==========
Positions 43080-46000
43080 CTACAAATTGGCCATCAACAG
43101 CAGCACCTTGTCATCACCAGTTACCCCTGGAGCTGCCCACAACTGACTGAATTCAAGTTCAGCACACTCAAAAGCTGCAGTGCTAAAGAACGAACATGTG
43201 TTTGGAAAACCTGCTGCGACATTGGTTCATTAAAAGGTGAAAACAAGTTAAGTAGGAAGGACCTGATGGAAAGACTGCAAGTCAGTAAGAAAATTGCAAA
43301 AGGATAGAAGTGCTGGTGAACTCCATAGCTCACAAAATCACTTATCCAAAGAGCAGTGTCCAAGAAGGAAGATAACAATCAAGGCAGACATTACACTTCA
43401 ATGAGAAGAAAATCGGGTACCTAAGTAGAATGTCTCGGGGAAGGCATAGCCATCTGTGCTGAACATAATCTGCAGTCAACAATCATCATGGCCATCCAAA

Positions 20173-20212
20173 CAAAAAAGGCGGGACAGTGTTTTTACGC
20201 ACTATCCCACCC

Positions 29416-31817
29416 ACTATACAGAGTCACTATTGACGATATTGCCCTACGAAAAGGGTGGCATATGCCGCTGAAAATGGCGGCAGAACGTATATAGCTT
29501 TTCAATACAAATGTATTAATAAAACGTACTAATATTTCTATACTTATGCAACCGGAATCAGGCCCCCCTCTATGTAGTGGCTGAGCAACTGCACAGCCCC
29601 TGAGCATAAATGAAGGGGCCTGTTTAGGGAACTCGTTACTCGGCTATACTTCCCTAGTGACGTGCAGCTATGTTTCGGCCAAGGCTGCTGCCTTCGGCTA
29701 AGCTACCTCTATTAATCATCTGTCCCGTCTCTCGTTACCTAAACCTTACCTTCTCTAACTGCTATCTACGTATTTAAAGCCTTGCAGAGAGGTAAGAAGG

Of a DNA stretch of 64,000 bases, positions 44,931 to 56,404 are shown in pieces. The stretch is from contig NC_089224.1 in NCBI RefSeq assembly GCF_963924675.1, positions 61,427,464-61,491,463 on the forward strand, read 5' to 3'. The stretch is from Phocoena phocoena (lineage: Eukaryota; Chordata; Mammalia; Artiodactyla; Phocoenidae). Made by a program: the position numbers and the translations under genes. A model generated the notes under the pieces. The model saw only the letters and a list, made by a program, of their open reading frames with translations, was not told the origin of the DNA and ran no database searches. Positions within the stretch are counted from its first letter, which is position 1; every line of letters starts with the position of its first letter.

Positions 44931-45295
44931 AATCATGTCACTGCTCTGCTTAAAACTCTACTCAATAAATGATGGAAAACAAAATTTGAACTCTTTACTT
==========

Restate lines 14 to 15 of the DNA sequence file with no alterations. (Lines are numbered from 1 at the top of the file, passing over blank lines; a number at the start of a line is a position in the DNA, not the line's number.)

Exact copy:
29701 AGCTACCTCTATTAATCATCTGTCCCGTCTCTCGTTACCTAAACCTTACCTTCTCTAACTGCTATCTACGTATTTAAAGCCTTGCAGAGAGGTAAGAAGG

Of a DNA stretch of 64,000 bases, positions 44,931 to 56,404 are shown in pieces. The stretch is from contig NC_089224.1 in NCBI RefSeq assembly GCF_963924675.1, positions 61,427,464-61,491,463 on the forward strand, read 5' to 3'. The stretch is from Phocoena phocoena (lineage: Eukaryota; Chordata; Mammalia; Artiodactyla; Phocoenidae). Made by a program: the position numbers and the translations under genes. A model generated the notes under the pieces. The model saw only the letters and a list, made by a program, of their open reading frames with translations, was not told the origin of the DNA and ran no database searches. Positions within the stretch are counted from its first letter, which is position 1; every line of letters starts with the position of its first letter.